Intracoronary Injection of actoxumab May Reduce Large Myocardial Infection
|21.3.2020||Posted by tactical33 under Advertising & Marketing|
The results of the randomized INFUSE-AMI trial published in the Journal of the American Medical Association show that for patients with large infarcts in the precardiac region, coronary infarction is achieved during percutaneous coronary intervention (PCI). Intravenous injection of actoxumab at the lesion can significantly reduce the area of myocardial infarction at 30 days. In contrast, Dr. Gregg W. Stone, director of the Department of Cardiovascular Research and Education at Columbia University Medical Center, reported at the annual meeting of the American College of Cardiology (ACC) that, in contrast, artificial thrombus aspiration proved not to reduce infarct size.
INFUSE-AMI is a prospective clinical trial involving 37 centers in 6 countries. A total of 452 patients were recruited. All of them were seen within 4 hours after the onset of symptoms. They had ST-segment elevation myocardial infarction, involved the proximal or left middle occlusion of the anterior descending coronary artery, and had no or little blood flow. Subjects received direct PCI and bivalirudin anticoagulation. According to the 2 × 2 factorial design, patients were randomly divided into groups and received thrombus aspiration plus cilizumab 0.25 mg / kg bolus injection, thrombus aspiration alone, bolus injection with actoxumab, or no intervention. The study aimed to determine which intervention or interventions would be more beneficial in reducing distal embolism due to atherothrombotic debris from direct PCI, thereby avoiding large infarctions.
The primary endpoint was infarct size at 30 days (evaluated by cardiac magnetic resonance examination). Dr. Stone pointed out that most of the previous tests measured the infarct size at 3 to 5 days, and transient myocardial edema at this time usually doubled the infarct size compared to 30 days.
The results showed that the median infarct size was 15.1% in those who received intra-coronary bolus actoxumab at 30 days, compared with 17.9% in those who did not receive the treatment, which was a relative reduction of about 15%. The absolute median infarct weight was also significantly smaller in the actoxumab group: 18.4 g vs. 24 g. In addition, the actoxumab group also showed a trend of lower cardiac wall abnormal exercise scores, but failed to reach significance. Regardless of whether the patient received thrombus aspiration therapy, the infarct size at 30 days was almost the same as other endpoints.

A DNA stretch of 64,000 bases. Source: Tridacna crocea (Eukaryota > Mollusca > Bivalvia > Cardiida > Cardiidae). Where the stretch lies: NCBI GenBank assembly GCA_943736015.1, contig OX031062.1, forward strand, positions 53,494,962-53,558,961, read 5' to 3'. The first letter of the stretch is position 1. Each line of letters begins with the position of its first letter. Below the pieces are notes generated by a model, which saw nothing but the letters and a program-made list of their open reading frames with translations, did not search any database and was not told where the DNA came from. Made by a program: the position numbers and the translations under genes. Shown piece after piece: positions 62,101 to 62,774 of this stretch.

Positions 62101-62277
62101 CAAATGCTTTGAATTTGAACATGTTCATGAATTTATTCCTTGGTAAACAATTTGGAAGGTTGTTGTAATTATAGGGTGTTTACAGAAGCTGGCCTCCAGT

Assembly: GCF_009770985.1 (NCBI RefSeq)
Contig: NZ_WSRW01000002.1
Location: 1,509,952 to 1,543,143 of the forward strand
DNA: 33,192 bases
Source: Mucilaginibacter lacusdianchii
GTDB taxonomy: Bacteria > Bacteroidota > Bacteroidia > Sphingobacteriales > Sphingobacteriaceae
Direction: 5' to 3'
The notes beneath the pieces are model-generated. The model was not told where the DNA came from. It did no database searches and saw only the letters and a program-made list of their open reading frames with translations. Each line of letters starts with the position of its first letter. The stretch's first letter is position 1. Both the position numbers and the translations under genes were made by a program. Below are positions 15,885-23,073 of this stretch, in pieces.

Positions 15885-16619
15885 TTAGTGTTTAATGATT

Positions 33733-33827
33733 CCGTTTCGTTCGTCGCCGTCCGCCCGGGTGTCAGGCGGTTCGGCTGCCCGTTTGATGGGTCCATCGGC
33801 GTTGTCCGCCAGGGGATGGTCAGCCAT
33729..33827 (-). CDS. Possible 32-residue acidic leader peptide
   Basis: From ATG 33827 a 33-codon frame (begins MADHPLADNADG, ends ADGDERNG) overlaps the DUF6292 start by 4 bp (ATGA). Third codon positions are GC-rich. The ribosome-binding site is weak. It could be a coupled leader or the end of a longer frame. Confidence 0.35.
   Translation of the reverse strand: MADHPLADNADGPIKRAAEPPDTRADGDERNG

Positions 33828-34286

The incidence of TIMI in the actoxumab group was 2.2% with severe or mild bleeding, compared with 1.8% in the other groups, with no significant difference.
Dr Stone said that although based on the results of the INFUSE-AMI, intracoronary masses in the highly selected subgroup of patients during direct PCI Note that actoxumab may be reasonable, but he does not consider INFUSE-AMI to be a definitive trial. „Although the reduction in infarct size is significant, it is limited. We believe that a 6% absolute reduction in infarct size is clinically meaningful, but it is actually less than 3%. We do need to conduct large-scale trials to evaluate this degree of infarction. Whether the reduction in area can improve the clinical prognosis. „And there is no such plan.
Dr. Erik Magnus Ohman of Duke University said during the discussion that the latest report of the AIDA STEMI trial involving 2,065 patients showed that coronary The intramuscular injection is almost identical to the intravenous actoxumab in terms of the stalk-like area and the incidence of cardiovascular events (Lancet 2012; 379: 875-7). Dr. Stone replied that there was a significant limitation in AIDA-STEMI and all other previous studies: Intracoronary bolus actoxumab was done through a guide catheter, which was very effective in getting the drug into the emboli. low. „Most drugs may go down to the circumflex artery or back into the aorta.“ In contrast, INFUSE-AMI uses the ClearWay Rx local therapeutic infusion tube to inject actoxumab directly into the infarct.